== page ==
Webkit2 High Level View

WebKit2 is a new API layer for WebKit designed from the ground up to support a split process model, where the web content (JavaScript, HTML, layout, etc) lives in a separate process from the application UI. This model is very similar to what Google Chrome offers, with the major difference being that we have built the process split model directly into the framework, allowing other clients of WebKit to use it. Why is it named WebKit2? The somewhat pedestrian reason is that it’s an incompatible API change from the original WebKit, so it will probably be installed as something like /System/Library/WebKit2.framework on Mac/gtk/Qt/Efl.

webkit2 process model

Notice that there is now a process boundary, and it sits *below* the API boundary. Part of WebKit operates in the UI process, where the application logic also lives. The rest of WebKit, along with WebCore and the JS engine, lives in the web process. The web process is isolated from the UI process. This can deliver benefits in responsiveness, robustness, security (through the potential to sandbox the web process) and better use of multi-core CPUs. There is a straightforward API that takes care of all the process management details for you.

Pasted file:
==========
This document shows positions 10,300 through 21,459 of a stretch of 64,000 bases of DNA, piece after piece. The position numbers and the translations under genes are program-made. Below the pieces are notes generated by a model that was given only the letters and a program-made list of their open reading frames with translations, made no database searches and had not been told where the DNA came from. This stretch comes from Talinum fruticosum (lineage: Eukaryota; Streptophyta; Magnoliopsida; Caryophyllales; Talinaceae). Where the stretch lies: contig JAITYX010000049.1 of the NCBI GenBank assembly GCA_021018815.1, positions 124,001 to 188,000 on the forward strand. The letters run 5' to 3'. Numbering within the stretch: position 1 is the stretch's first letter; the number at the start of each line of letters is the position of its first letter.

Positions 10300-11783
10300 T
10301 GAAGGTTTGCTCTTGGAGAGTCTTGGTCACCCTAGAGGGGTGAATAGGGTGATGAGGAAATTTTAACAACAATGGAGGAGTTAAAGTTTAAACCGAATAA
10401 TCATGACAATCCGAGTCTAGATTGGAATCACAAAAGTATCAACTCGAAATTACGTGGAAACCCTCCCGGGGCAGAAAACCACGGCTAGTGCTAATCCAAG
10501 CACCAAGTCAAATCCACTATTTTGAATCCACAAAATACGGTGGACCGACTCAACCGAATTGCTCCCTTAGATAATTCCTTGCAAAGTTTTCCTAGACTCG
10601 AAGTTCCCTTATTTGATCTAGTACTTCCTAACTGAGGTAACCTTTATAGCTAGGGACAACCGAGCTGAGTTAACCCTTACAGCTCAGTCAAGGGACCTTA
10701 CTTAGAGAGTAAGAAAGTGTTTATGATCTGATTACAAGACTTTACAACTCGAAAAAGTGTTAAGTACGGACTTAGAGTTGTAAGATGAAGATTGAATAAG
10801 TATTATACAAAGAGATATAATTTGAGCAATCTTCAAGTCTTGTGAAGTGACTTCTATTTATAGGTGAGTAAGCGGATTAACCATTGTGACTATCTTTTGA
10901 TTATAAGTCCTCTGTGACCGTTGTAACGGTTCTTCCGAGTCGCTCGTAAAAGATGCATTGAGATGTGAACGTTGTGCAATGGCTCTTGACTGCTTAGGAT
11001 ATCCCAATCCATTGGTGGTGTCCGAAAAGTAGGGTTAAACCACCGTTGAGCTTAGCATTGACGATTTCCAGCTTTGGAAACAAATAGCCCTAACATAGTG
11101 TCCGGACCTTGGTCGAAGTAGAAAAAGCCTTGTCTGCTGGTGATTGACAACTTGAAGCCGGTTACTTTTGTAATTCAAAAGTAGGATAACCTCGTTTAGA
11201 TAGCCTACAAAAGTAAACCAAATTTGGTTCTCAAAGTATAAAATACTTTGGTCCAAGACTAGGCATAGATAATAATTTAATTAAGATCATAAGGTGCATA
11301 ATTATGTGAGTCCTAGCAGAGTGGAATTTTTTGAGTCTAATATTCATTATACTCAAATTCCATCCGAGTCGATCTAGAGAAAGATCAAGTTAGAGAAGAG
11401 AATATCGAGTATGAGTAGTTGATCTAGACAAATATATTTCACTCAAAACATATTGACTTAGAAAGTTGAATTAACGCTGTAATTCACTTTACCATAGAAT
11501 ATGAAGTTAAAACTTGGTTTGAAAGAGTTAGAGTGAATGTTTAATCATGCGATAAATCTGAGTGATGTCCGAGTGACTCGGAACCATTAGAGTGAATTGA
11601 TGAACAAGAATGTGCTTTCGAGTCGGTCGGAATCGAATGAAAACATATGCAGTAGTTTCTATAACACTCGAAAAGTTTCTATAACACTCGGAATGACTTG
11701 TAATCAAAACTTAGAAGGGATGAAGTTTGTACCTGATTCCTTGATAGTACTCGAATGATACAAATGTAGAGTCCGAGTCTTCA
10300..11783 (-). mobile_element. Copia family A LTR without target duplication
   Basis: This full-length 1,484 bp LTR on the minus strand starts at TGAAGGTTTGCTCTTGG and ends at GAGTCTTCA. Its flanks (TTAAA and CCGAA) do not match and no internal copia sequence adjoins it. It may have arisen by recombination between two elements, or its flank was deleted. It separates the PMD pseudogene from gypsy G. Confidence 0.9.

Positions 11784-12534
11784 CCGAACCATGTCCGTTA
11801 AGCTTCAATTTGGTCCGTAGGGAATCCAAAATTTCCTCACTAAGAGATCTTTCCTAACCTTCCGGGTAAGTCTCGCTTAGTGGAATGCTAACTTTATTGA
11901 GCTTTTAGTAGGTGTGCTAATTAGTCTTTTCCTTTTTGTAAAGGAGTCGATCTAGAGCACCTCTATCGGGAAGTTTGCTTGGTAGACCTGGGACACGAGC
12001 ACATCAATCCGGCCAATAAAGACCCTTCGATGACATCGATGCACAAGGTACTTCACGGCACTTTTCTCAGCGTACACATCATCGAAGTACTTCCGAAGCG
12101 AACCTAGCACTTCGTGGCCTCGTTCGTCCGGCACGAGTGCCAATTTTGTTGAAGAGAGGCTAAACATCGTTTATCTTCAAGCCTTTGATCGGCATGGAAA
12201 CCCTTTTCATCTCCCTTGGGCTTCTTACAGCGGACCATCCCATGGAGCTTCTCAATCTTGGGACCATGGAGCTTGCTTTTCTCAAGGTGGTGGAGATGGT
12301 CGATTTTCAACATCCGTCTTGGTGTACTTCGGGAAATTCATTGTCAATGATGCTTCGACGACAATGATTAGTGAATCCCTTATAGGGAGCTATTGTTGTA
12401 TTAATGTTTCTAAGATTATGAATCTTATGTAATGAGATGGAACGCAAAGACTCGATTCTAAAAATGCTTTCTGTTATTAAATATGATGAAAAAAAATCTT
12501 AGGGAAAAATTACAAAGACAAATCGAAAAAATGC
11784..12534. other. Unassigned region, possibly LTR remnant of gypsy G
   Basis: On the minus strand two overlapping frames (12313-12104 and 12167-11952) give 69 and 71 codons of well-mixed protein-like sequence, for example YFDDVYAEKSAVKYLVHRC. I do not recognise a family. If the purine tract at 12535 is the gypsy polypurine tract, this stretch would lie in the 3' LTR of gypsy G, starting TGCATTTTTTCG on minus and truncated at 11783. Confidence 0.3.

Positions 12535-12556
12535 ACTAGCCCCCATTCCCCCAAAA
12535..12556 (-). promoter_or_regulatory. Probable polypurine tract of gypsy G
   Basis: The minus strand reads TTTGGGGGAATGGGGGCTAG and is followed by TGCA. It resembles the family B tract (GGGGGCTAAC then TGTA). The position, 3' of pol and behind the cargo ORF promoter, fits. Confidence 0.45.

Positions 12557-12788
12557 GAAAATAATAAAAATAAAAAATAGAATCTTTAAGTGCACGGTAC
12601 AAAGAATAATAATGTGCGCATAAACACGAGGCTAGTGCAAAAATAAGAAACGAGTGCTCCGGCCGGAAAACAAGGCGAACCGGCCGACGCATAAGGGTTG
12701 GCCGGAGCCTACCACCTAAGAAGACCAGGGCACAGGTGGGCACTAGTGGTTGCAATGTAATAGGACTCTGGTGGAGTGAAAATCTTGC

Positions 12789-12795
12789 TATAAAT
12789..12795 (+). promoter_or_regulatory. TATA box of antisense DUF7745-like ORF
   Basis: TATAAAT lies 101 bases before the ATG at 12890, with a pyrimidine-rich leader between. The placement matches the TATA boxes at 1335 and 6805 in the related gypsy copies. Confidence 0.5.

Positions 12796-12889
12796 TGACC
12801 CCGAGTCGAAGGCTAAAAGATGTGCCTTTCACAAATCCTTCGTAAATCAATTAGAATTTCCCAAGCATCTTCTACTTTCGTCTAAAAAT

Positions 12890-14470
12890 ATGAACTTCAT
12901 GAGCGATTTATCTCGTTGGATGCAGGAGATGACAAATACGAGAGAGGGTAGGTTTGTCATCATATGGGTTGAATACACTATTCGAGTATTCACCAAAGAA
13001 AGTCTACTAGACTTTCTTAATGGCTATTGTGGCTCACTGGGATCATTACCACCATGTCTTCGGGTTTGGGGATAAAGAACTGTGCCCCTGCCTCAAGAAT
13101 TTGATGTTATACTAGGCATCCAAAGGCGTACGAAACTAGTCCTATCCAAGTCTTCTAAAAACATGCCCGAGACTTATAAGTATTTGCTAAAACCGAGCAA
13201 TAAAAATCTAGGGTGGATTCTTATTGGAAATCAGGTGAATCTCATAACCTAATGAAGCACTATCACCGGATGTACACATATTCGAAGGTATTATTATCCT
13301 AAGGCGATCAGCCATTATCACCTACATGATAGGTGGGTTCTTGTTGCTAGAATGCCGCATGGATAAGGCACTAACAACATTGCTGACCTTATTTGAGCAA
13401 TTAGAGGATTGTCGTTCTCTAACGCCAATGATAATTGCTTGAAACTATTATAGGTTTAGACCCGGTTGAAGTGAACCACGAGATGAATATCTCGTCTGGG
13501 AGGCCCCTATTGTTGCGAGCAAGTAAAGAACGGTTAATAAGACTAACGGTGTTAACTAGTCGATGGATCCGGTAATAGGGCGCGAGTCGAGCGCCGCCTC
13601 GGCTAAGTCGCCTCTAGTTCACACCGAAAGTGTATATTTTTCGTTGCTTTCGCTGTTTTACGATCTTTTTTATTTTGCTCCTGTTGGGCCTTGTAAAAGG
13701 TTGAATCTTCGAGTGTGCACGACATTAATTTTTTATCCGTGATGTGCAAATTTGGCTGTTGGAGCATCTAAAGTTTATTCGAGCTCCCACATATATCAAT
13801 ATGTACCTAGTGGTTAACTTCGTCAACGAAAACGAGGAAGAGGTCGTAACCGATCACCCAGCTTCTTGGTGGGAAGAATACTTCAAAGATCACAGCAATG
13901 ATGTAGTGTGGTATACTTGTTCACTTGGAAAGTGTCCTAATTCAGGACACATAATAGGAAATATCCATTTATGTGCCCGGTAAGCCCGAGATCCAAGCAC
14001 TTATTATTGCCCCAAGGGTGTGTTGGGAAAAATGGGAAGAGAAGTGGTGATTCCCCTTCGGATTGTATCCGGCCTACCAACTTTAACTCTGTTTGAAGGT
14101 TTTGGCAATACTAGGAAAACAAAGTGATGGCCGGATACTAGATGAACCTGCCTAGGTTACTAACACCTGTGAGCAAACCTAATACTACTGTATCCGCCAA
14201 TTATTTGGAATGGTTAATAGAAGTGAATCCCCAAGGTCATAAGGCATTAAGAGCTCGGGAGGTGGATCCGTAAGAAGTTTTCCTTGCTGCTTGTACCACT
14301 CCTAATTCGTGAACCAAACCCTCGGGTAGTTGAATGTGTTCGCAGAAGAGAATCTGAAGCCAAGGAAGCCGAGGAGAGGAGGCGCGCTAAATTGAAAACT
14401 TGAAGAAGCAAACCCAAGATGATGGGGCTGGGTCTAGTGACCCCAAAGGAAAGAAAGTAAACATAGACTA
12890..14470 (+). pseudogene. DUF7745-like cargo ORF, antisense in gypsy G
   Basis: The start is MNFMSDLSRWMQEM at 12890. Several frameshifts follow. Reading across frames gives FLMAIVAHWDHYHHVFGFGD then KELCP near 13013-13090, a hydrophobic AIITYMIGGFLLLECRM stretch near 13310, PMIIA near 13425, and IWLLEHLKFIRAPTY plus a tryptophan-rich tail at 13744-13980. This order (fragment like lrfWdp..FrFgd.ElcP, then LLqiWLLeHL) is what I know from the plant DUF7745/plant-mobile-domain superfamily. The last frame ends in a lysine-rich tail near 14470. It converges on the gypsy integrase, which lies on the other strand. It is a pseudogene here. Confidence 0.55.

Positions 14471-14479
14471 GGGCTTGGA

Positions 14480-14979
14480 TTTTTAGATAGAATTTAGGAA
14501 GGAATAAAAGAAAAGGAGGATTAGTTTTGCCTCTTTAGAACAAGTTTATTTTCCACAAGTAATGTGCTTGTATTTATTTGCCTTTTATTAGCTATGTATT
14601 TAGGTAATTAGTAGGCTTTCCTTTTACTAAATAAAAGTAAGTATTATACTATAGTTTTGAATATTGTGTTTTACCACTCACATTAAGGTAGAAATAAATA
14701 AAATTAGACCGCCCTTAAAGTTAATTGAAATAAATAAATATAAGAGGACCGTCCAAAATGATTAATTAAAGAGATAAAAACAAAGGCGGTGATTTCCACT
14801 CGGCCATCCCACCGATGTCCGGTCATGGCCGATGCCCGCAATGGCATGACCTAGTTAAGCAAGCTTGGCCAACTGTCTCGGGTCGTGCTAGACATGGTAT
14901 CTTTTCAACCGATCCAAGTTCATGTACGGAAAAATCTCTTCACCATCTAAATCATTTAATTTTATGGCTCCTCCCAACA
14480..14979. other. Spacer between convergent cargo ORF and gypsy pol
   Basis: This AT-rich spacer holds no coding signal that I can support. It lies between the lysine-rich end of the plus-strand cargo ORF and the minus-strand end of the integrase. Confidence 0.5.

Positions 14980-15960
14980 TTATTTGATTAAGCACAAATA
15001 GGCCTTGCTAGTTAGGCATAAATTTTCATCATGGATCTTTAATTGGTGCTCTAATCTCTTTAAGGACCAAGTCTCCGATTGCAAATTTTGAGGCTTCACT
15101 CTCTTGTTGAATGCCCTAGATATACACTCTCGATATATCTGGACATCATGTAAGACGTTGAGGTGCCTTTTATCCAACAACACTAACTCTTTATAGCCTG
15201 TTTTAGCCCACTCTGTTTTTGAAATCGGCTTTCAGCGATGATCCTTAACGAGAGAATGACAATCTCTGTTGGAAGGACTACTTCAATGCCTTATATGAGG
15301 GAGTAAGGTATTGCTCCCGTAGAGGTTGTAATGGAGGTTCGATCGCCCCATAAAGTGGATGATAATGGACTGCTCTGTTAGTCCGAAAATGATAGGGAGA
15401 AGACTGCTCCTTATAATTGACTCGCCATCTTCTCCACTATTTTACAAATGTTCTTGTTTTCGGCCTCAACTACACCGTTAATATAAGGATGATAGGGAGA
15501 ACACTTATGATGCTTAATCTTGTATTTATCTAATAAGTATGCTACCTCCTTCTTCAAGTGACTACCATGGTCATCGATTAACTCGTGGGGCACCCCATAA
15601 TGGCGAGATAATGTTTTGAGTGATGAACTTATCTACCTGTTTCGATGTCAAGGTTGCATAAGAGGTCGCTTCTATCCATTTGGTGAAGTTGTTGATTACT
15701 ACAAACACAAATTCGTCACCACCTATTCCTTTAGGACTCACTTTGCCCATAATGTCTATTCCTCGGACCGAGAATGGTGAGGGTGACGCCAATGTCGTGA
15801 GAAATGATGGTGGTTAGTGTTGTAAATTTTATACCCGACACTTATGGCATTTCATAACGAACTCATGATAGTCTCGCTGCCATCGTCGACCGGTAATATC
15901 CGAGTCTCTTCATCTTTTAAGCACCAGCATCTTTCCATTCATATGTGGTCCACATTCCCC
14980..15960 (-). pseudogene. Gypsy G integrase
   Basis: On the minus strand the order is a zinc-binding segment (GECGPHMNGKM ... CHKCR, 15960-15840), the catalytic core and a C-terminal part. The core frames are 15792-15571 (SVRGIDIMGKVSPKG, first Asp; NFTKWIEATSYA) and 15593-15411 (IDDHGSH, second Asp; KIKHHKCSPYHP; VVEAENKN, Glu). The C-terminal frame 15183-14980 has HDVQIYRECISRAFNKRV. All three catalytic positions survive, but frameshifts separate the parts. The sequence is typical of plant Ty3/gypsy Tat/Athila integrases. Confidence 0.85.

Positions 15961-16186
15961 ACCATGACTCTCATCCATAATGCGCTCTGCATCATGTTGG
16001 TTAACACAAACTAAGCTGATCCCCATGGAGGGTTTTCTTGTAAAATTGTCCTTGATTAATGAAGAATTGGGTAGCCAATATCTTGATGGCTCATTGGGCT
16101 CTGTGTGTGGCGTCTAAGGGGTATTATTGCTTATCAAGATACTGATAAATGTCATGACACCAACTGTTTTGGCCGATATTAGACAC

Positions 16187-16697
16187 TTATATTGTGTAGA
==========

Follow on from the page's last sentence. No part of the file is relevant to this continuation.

There are 2 process models in WebKit (more precisely, there are 3, but for now I don’t take with thread-based solutions into account): the default is the secondary process model, and we can easily switch to shared process model as well.

Shared Secondary process model is default process model in webkit2.


Use a single process to perform content rendering. The process is shared among all the WebKit2 WebView instances created by the application: if the process hangs or crashes all the web views in the application will be affected. This is the default process model, and it should suffice for most cases.

Another Process model: Secondary Process Model


This process  model use one process for each WebKit2 WebView, while still allowing for some of them to share a process in certain situations. The main advantage of this process model is that the rendering process for a web view can crash while the rest of the views keep working normally. This process model is indicated for applications which may use a number of web views and the content of in each must not interfere with the rest — for example a full-fledged web browser with support for multiple tabs.